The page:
Feeding your turtle outside of its home is a bit more work at feeding time, but it will make keeping the tank clean a lot easier in the long run.
Common Health Problems
Sliders should be able to dive into their water. A turtle that is always floating can be a sign of a problem, such as pneumonia. Turtles with eyes that are closed or puffy may indicate a respiratory infection or a similar issue. Wheezing and drooling also are signs of respiratory ailments.
Shells that are soft, not smooth, or covered in algae might have shell rot, which is a painful condition caused by fungus.
Metabolic bone disease and vitamin deficiencies are also common issues that affect aquatic turtles in captivity due to inappropriate diets and lighting. Make sure your UVB and heat lights are changed regularly to help keep your turtle healthy. Metabolic bone disease is particularly painful for turtles and can be life-threatening if not treated properly.
If you notice any signs of illness, consult with an exotics veterinarian who specializes in reptile care. Most of these conditions are treatable if caught early.
Choosing Your Yellow-Bellied Slider
Before you bring home your yellow-bellied slider, there are a few things to look out for to ensure it's healthy. Make sure the turtle's eyes are not sealed shut, and they should not be puffy or have discharge.
If its shell has any soft or rough spots, this is another bad sign; it could indicate shell rot. Test its responsiveness by making sure it pulls its head and legs into its shell or tries to swim away when you attempt to pick it up. Most turtles and tortoises don't like handling; this is normal, expected behavior.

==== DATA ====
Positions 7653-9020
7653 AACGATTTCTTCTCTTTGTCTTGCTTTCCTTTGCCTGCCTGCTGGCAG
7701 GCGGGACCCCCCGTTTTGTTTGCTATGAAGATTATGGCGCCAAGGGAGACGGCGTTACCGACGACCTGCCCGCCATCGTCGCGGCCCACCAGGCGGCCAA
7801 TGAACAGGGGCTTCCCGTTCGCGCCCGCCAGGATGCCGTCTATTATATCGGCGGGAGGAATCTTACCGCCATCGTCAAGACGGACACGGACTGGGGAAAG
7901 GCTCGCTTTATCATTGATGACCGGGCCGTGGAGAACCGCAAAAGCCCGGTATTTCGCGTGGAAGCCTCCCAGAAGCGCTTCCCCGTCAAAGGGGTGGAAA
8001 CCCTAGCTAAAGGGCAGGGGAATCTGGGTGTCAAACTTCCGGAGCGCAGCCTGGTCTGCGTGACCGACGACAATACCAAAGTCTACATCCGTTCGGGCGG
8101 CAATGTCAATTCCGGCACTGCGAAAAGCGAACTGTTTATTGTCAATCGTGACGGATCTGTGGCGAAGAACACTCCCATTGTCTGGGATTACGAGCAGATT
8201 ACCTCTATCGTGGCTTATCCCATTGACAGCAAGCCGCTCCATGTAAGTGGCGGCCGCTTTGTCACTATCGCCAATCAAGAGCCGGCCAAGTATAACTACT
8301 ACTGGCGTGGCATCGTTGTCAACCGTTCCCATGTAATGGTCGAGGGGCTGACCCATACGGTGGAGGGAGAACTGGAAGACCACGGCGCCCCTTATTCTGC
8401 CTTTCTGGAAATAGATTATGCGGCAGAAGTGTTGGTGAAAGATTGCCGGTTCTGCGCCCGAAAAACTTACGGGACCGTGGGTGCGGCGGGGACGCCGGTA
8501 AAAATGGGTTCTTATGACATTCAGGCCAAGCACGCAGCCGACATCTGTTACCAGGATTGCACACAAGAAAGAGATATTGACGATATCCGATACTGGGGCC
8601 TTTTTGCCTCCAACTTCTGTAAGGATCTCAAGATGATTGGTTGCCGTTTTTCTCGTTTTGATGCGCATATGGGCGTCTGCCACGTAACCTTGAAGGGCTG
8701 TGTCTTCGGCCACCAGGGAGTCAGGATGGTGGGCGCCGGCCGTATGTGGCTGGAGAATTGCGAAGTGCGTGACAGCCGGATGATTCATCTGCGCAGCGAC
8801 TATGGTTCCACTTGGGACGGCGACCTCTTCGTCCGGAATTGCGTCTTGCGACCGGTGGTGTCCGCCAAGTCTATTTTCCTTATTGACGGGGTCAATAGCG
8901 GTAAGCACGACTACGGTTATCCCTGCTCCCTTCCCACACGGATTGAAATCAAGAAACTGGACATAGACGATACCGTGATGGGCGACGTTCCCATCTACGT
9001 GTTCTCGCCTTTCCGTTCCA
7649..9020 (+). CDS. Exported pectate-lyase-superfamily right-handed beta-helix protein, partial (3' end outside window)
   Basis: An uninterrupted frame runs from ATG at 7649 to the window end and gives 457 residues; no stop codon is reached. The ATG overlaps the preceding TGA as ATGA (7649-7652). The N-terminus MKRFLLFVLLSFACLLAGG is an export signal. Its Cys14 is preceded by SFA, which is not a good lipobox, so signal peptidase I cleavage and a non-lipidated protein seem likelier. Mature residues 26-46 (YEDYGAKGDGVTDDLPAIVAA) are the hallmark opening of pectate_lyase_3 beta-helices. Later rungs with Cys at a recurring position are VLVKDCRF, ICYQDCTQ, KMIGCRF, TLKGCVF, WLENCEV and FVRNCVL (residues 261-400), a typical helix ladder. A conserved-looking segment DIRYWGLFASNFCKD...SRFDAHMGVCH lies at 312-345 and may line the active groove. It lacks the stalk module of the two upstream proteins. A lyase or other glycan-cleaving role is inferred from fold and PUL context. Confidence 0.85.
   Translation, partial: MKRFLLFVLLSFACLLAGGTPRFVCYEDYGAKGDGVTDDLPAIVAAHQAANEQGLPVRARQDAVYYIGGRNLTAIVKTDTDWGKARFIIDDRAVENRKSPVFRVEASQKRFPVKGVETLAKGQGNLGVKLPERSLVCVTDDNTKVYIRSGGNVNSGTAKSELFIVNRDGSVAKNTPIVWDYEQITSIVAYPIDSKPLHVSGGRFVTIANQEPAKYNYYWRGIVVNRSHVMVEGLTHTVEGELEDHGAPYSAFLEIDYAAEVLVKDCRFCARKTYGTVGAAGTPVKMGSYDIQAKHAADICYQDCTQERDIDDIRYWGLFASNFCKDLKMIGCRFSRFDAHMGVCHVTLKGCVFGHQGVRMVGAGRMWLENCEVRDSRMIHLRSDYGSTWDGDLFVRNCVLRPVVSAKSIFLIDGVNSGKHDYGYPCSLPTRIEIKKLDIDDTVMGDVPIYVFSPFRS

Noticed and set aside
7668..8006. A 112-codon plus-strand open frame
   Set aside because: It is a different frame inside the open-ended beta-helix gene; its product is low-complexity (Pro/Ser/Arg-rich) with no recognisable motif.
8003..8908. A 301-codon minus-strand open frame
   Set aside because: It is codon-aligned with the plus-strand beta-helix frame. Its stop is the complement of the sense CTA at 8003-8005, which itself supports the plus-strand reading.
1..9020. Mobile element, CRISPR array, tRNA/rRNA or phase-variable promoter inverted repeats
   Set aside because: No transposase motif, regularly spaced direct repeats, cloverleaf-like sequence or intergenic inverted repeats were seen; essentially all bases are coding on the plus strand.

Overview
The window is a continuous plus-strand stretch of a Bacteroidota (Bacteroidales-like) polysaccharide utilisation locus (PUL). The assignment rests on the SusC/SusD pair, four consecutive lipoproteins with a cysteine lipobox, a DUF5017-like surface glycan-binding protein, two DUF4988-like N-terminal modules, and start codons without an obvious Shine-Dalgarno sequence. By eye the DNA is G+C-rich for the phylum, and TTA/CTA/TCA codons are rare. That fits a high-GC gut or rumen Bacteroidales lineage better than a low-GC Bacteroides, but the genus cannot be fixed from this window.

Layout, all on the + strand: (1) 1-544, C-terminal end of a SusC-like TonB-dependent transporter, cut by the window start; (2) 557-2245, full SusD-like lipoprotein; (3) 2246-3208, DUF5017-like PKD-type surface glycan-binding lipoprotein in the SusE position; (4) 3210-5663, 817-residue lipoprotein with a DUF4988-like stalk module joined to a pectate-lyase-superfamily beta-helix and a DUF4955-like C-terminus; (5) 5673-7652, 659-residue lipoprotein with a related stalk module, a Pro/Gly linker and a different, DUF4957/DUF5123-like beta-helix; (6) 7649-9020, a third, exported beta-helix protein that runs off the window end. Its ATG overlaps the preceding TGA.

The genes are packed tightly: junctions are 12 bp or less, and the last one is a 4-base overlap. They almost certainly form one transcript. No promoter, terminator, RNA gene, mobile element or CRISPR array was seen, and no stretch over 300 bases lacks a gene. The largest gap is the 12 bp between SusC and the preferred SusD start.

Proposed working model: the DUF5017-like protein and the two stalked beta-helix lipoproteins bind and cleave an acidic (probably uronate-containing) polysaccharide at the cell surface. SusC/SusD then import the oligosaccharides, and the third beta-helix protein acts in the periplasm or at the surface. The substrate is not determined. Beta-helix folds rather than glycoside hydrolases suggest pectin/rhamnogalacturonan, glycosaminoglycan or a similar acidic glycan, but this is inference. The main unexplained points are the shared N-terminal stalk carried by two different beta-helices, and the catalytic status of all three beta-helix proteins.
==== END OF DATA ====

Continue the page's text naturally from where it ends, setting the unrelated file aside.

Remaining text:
Your best source for buying a yellow-bellied slider is a reputable breeder who has documented its health and history. A captive-bred, not wild-caught slider, is the best option. You can expect to pay $10 to $20 for a hatchling. Adult specimens can cost upwards of $60 to $100. These higher prices reflect the amount of care that has gone into bringing the turtle to adulthood.
Different Species of Aquatic Turtles
If you are interested in pet turtles, check out:
Otherwise, check out other types of reptiles and amphibians that can be your new pet.
Jacobson ER, Brown MB, Wendland LD, Brown DR, Klein PA, Christopher MM, Berry KH. Mycoplasmosis and upper respiratory tract disease of tortoises: a review and update. Vet J. 2014 Sep;201(3):257-64. doi:10.1016/j.tvjl.2014.05.039
Common Diseases of Aquatic Turtles. VCA Hospitals.
Metabolic and Endocrine Diseases of Reptiles. Merck Veterinary Manual.